A Piece of Paper?
Well, in a recent speech discoursing on the December Iraqi elections, the president sailed to heights of rhetorical fancy, yanking out the same old univeralistic mumbo jumbo that has become typical of White House talking points. "The story of freedom has just begun in the Middle East," said Mr. Bush. "And when the history of these days is written, it will tell how America once again defended its own freedom by using liberty to transform nations from bitter foes to strong allies. And history will say that this generation, like generations before, laid the foundation of peace for generations to come."
Blah, blah, blah.
But then Mr. Bush said something interesting. "As President, I'm responsible for the decision to go into Iraq." Really? But Article I, Section VII of the the Constitution says, "The Congress shall have power...To declare war."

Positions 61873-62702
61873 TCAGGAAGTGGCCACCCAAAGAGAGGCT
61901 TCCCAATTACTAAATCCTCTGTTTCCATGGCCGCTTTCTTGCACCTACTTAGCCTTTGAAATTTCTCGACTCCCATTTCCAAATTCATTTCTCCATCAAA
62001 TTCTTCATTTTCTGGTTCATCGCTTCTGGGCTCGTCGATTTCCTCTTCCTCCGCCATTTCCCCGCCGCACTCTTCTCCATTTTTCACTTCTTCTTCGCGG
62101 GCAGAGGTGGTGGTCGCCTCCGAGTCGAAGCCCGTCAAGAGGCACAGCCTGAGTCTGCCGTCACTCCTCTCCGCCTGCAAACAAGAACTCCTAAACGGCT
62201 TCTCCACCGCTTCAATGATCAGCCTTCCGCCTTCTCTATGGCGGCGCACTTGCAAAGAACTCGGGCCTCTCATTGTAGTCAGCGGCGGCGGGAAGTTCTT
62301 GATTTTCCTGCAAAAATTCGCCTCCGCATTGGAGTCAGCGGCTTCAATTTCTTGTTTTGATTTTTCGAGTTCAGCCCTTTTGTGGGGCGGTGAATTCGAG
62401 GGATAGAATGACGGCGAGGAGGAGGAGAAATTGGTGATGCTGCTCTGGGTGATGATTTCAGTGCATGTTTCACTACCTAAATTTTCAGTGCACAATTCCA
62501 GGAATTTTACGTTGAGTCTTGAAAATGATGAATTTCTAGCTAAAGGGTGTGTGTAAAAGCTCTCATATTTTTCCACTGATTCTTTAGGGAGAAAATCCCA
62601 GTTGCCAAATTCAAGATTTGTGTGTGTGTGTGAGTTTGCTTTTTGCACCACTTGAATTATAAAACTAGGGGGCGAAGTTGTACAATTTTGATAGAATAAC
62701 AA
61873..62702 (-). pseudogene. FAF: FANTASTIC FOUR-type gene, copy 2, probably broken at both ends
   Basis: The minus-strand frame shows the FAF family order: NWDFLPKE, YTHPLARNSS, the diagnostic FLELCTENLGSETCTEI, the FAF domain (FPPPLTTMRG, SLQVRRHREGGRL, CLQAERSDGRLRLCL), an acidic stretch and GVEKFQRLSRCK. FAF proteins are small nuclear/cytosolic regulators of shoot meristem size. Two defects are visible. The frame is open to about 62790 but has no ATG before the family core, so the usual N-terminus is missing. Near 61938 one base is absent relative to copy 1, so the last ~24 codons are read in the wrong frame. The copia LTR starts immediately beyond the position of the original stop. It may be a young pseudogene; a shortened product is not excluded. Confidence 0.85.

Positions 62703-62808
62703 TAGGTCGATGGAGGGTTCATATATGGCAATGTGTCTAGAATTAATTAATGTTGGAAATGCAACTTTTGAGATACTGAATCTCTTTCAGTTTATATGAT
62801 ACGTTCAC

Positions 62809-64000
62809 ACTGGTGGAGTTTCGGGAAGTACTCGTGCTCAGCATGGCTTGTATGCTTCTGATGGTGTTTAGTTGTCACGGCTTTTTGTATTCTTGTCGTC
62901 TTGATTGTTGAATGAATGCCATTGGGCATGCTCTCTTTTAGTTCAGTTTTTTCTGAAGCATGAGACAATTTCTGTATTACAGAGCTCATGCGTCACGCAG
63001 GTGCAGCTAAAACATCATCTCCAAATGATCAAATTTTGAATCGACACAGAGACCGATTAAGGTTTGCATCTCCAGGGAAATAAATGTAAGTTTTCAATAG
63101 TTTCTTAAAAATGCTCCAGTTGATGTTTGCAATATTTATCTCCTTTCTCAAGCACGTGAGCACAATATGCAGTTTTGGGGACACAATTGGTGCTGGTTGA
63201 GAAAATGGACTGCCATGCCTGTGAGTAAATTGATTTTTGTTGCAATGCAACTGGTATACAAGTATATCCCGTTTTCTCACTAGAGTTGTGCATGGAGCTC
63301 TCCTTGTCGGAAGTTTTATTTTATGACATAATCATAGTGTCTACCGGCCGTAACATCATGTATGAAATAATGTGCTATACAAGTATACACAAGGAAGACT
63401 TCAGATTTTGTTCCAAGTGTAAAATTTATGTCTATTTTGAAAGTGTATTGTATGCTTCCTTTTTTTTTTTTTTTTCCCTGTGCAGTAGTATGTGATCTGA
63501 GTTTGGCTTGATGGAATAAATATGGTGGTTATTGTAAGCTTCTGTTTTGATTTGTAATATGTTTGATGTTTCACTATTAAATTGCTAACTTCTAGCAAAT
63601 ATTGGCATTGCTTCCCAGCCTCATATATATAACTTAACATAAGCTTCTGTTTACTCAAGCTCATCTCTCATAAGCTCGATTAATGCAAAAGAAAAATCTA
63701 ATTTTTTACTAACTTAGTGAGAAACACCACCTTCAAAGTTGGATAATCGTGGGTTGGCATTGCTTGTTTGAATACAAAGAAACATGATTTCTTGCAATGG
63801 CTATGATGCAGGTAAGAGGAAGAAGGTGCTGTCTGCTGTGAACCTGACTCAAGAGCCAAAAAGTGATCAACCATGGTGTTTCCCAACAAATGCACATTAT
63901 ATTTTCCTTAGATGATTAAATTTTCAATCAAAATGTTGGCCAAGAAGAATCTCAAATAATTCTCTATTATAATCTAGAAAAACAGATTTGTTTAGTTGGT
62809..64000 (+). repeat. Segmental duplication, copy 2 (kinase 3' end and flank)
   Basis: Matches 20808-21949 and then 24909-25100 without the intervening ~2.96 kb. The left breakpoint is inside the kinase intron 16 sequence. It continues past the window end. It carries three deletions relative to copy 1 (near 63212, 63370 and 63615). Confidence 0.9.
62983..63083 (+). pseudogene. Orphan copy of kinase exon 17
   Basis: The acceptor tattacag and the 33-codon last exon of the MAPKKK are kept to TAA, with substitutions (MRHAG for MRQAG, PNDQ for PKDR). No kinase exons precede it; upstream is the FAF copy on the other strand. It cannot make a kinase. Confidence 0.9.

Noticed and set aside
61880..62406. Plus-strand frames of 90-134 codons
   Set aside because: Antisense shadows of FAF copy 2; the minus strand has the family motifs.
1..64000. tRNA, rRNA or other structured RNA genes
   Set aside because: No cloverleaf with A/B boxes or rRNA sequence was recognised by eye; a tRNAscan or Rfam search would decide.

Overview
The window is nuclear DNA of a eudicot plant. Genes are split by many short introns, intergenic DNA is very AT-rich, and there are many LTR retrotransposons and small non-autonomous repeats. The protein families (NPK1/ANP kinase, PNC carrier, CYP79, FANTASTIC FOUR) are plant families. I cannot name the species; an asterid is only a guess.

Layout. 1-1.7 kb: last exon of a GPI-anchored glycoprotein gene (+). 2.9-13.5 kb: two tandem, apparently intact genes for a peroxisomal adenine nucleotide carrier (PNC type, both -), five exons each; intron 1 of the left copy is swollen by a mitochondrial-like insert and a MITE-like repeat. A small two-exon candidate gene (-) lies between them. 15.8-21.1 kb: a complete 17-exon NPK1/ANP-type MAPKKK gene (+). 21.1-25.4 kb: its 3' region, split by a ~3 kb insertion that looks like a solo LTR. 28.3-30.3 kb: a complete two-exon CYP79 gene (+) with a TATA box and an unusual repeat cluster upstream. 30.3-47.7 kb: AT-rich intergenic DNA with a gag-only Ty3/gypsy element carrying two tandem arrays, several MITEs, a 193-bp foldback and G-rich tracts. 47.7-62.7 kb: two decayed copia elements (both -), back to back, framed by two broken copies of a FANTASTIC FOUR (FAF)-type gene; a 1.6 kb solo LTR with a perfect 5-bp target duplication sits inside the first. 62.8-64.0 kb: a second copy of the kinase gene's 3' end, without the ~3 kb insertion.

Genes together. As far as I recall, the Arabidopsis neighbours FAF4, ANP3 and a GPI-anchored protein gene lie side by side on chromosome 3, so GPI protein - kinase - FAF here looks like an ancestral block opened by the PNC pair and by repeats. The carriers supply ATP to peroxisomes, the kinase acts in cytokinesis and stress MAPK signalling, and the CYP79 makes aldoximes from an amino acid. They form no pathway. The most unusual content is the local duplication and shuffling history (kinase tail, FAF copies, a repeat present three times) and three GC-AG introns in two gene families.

Writing to Jefferson, James Madison, who presumably knew a thing or two about constitutional interpretation, said, "The constitution supposes, what the History of all Governments demonstrates, that the Executive is the branch of power most interested in war, and most prone to it. It has accordingly with studied care vested the question of war in the Legislature."
So were the anti-Federalists right? Once you start writing these things down, perhaps they do merely become scraps of paper in the hands of the prince, manipulated to suit the whims of cultural, social and political elites. In short, perhaps the Constitution is little more than a dead letter.